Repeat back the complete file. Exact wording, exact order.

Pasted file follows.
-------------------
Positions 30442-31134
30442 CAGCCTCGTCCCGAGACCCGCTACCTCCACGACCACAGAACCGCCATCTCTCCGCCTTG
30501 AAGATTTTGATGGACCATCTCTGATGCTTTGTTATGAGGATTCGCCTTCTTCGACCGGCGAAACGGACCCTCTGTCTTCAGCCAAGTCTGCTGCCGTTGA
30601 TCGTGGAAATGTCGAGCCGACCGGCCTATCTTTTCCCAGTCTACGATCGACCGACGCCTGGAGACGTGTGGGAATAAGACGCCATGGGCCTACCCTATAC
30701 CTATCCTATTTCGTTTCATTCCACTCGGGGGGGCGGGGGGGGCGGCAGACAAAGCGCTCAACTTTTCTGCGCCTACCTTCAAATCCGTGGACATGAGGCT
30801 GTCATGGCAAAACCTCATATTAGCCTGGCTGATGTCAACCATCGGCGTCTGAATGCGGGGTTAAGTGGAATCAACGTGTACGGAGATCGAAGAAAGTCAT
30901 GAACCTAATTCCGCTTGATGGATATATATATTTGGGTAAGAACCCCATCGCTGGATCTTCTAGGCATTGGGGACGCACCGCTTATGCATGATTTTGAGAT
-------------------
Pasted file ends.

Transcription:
Positions 30442-31134
30442 CAGCCTCGTCCCGAGACCCGCTACCTCCACGACCACAGAACCGCCATCTCTCCGCCTTG
30501 AAGATTTTGATGGACCATCTCTGATGCTTTGTTATGAGGATTCGCCTTCTTCGACCGGCGAAACGGACCCTCTGTCTTCAGCCAAGTCTGCTGCCGTTGA
30601 TCGTGGAAATGTCGAGCCGACCGGCCTATCTTTTCCCAGTCTACGATCGACCGACGCCTGGAGACGTGTGGGAATAAGACGCCATGGGCCTACCCTATAC
30701 CTATCCTATTTCGTTTCATTCCACTCGGGGGGGCGGGGGGGGCGGCAGACAAAGCGCTCAACTTTTCTGCGCCTACCTTCAAATCCGTGGACATGAGGCT
30801 GTCATGGCAAAACCTCATATTAGCCTGGCTGATGTCAACCATCGGCGTCTGAATGCGGGGTTAAGTGGAATCAACGTGTACGGAGATCGAAGAAAGTCAT
30901 GAACCTAATTCCGCTTGATGGATATATATATTTGGGTAAGAACCCCATCGCTGGATCTTCTAGGCATTGGGGACGCACCGCTTATGCATGATTTTGAGAT